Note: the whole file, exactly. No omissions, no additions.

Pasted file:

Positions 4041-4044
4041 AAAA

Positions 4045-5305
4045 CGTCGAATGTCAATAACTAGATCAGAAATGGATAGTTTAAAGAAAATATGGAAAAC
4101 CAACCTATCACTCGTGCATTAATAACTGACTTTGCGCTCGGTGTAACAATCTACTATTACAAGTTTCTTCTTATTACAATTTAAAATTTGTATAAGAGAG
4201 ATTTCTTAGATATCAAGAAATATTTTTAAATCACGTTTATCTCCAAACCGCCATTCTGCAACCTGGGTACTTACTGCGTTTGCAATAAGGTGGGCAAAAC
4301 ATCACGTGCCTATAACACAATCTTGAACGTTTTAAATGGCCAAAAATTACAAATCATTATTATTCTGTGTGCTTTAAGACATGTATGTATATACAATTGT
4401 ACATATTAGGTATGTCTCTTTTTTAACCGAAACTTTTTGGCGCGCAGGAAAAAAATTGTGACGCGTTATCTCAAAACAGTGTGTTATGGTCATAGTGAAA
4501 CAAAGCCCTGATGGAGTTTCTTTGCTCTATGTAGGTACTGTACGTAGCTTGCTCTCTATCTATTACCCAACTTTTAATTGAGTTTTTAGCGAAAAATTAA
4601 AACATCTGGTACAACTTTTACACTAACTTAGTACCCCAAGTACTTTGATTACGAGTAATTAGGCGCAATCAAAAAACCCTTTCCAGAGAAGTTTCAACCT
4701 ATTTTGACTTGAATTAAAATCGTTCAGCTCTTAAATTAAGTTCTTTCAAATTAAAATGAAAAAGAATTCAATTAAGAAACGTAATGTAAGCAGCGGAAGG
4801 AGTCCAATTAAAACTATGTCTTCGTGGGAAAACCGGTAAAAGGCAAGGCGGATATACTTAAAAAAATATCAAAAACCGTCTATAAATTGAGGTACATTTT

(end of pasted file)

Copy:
Positions 4041-4044
4041 AAAA

Positions 4045-5305
4045 CGTCGAATGTCAATAACTAGATCAGAAATGGATAGTTTAAAGAAAATATGGAAAAC
4101 CAACCTATCACTCGTGCATTAATAACTGACTTTGCGCTCGGTGTAACAATCTACTATTACAAGTTTCTTCTTATTACAATTTAAAATTTGTATAAGAGAG
4201 ATTTCTTAGATATCAAGAAATATTTTTAAATCACGTTTATCTCCAAACCGCCATTCTGCAACCTGGGTACTTACTGCGTTTGCAATAAGGTGGGCAAAAC
4301 ATCACGTGCCTATAACACAATCTTGAACGTTTTAAATGGCCAAAAATTACAAATCATTATTATTCTGTGTGCTTTAAGACATGTATGTATATACAATTGT
4401 ACATATTAGGTATGTCTCTTTTTTAACCGAAACTTTTTGGCGCGCAGGAAAAAAATTGTGACGCGTTATCTCAAAACAGTGTGTTATGGTCATAGTGAAA
4501 CAAAGCCCTGATGGAGTTTCTTTGCTCTATGTAGGTACTGTACGTAGCTTGCTCTCTATCTATTACCCAACTTTTAATTGAGTTTTTAGCGAAAAATTAA
4601 AACATCTGGTACAACTTTTACACTAACTTAGTACCCCAAGTACTTTGATTACGAGTAATTAGGCGCAATCAAAAAACCCTTTCCAGAGAAGTTTCAACCT
4701 ATTTTGACTTGAATTAAAATCGTTCAGCTCTTAAATTAAGTTCTTTCAAATTAAAATGAAAAAGAATTCAATTAAGAAACGTAATGTAAGCAGCGGAAGG
4801 AGTCCAATTAAAACTATGTCTTCGTGGGAAAACCGGTAAAAGGCAAGGCGGATATACTTAAAAAAATATCAAAAACCGTCTATAAATTGAGGTACATTTT